The news has recently been filled with accolades for the $1.9 billion dollar surplus in the Federal budget. I for one am ashamed of this fact, and not proud. Balanced budgets and surpluses should not be created by turning our backs on the most vulnerable in our country and in our world. I am speaking about the unspent money from various programs- veterans, youth employment, refugees, and international development and aid that went back to the Federal Treasury to help create this surplus.
The Governments of Canada, both past and present, have failed to live up to our international commitment to contribute 0.7% to Official Development Assistance (ODA). This international aid money goes to provide food for the world’s hungry, to provide education to keep children in school, to provided life saving medicines and to end violence against women. To date we stand at 0.24%, the lowest it has been since 2003 and well below the average of many other contributing countries. Five countries have met the target of 0.7% and the United Kingdom is the first G-7 country to enshrine in law this commitment to this UN goal. Not only did Canada not meet this target, but in 2013/14 $480 million dollars of this aid budget was not spent and went back to the Treasury.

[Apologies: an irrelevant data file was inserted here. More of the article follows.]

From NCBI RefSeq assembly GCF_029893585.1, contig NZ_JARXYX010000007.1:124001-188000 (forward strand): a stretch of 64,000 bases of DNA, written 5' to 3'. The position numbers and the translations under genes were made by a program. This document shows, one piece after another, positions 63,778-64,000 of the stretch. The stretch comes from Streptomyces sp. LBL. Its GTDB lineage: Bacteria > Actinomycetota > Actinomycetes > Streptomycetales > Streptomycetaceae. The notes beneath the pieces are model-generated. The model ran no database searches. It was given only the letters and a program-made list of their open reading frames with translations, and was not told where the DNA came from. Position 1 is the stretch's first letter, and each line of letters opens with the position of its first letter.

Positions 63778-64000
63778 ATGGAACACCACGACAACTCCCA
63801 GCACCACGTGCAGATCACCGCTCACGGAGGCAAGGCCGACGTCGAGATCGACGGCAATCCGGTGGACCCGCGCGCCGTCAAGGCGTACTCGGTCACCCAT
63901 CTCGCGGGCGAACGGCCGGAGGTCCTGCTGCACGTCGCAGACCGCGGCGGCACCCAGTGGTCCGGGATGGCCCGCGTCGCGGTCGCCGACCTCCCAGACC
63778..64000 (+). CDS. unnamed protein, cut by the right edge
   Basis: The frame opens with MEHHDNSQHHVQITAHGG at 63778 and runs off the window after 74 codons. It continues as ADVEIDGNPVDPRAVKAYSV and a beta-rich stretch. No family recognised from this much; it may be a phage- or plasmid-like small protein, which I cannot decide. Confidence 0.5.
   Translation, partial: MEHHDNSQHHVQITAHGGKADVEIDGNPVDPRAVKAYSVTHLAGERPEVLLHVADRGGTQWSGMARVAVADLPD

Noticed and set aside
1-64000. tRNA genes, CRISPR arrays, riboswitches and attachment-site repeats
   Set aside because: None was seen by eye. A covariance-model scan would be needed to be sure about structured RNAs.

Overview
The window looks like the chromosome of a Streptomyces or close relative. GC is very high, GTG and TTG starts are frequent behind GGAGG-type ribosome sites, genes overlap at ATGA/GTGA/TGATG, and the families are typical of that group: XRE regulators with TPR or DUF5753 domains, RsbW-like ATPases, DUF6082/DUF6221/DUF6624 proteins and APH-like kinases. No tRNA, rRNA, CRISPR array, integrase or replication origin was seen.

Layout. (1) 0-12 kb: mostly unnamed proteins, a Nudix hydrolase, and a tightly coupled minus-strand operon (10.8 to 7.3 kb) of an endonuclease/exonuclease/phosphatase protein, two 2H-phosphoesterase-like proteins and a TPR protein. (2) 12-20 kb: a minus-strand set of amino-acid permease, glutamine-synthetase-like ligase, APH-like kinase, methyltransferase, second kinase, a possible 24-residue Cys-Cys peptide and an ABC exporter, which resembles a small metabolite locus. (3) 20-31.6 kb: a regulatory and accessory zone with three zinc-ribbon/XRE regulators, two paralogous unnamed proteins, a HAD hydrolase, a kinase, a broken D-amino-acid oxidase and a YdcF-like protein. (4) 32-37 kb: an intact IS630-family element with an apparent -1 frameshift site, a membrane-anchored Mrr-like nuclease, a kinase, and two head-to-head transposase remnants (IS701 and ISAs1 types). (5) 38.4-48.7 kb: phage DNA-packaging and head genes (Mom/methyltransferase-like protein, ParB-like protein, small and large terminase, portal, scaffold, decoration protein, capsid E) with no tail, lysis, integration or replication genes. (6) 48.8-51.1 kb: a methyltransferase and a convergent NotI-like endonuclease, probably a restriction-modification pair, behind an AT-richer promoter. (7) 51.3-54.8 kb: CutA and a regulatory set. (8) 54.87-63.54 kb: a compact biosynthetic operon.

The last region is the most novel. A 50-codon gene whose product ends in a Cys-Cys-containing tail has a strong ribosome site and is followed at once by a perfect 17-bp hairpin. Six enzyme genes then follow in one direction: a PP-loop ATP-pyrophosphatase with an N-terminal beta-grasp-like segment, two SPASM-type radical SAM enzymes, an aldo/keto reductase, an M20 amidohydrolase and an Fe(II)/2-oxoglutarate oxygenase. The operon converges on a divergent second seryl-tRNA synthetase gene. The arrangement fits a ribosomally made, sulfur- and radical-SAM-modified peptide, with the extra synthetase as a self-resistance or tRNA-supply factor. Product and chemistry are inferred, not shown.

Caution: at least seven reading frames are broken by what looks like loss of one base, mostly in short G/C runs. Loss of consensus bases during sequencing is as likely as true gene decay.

There is no excuse for Canada not to pay its fair share. We are a wealthy and privileged nation. Canada has been ranked 1st in the G-7 in terms of overall prosperity based on material wealth and personal well-being (Legatum Institute, 2014). The World Bank estimates that there are $2.2 billion people in the world living on $2 a day. Many Canadians spend that at a local coffee shop everyday without a second thought.
Canada’s good reputation on the world stage is diminishing. The Canadian Government needs to move beyond self-interest and protectionism to compassion and equality for all. During this election campaign, the Grandmothers Advocacy Network (GRAN) will be asking candidates to honour the 0.7% commitment to development so that vulnerable people around the world, including the grandmothers of sub-Saharan Africa who look after the 15 million children orphaned by aids, can hope for a better life.
Grandmothers Advocacy Network